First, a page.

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It may be hard to believe, but there actually was a time when the postcard image was not a clich. To reach it, you'll have to set your clock back to the end of the nineteenth century, when an Act of Congress allowed Americans to mail a card for just one cent. A few years later, Kodak introduced an easy-to-use and affordable folding camera that put postcard power into the hands of ordinary citizens, setting off a craze. Real Photo Postcards is a collection of the most outlandish and idiosyncratic, beautiful and even occasionally bizarre images of this early postcard period.
Painstakingly assembled from the collection of Harvey Tulcensky, one of the world's most avid collectors of these original postcards, Real Photo Postcards includes images of natural phenomena (floods, storms, fires), Main Street America, rural life, political parades, and wacky "exaggeration" cards (such as a photographically manipulated giant rabbit!). Together these cards show an oddly personal and intimate perspective of America at the turn of the 20th century.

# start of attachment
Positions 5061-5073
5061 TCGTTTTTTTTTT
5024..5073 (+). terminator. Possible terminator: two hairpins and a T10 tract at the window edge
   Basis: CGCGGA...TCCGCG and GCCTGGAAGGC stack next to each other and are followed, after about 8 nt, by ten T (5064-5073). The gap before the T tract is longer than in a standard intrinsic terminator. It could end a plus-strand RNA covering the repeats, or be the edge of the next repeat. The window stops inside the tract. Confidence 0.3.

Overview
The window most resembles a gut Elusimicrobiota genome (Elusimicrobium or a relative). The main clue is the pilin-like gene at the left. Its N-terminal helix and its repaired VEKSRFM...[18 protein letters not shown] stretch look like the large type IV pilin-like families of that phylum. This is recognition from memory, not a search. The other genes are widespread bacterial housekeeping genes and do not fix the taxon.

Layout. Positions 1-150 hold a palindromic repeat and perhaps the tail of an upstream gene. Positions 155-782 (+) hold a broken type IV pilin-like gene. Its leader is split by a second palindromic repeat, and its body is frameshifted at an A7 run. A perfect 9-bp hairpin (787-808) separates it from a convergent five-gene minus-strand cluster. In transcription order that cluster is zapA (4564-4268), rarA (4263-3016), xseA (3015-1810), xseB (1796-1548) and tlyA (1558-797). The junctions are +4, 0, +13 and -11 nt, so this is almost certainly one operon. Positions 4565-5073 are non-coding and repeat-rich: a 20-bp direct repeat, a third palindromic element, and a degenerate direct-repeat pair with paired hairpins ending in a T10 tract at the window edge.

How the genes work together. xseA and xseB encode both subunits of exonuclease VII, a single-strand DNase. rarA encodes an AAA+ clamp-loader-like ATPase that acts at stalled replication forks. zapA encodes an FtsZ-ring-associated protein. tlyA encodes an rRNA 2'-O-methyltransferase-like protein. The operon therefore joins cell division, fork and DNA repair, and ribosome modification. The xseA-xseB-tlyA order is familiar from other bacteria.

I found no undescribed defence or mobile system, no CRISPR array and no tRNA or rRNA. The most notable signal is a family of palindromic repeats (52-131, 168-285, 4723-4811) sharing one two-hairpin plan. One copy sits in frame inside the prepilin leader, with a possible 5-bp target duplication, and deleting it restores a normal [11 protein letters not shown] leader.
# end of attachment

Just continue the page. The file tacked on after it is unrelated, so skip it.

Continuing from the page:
|Publisher:||Princeton Architectural Press|
|Product dimensions:||7.12(w) x 9.25(h) x 0.62(d)|
|Age Range:||13 - 18 Years|
About the Author
Laetitia Wolff is the design editor of Surface magazine, the former editor of Graphis, and an international consultant on design trends and culture. She is the founder of the creative consultancy futureflair.
Most Helpful Customer Reviews
Loved the photos but wish that more of the card backs were shown. Those that were translated I would have liked to have those backs shown as well, just to get the full experience of reading the original handwriting as well as the translated text.
In the early 1900s, Kodak promoted real photo postcards which could be mailed for one cent through the post office using the company's first inexpensive, portable camera made for the public. Such a post card could be made out of any photograph taken by the camera. The nearly 200 real photo cards show the variety of ways the public responded to this opportunity to try out the new camera and get in touch with relatives and friends. People would send photos of parades, circuses, snowstorms, and pictures of themselves, often in playful poses or amusing settings. Some of the cards were surreal-like with their distortions in the sizes of objects which could also be amusing, as one from Kansas where a giant cricket is attacking a car and the note, 'See what we have to put up with out here.' The amateurish, popular use and subjects is apparent in practically all of the photo postcards. But what is also apparent--pointed out in the brief introductory essay--is the real photo postcards' part in familiarizing the public with the camera and interesting them in its possibilities, laying the grounds for the photojournalism and the art photography of the following decades.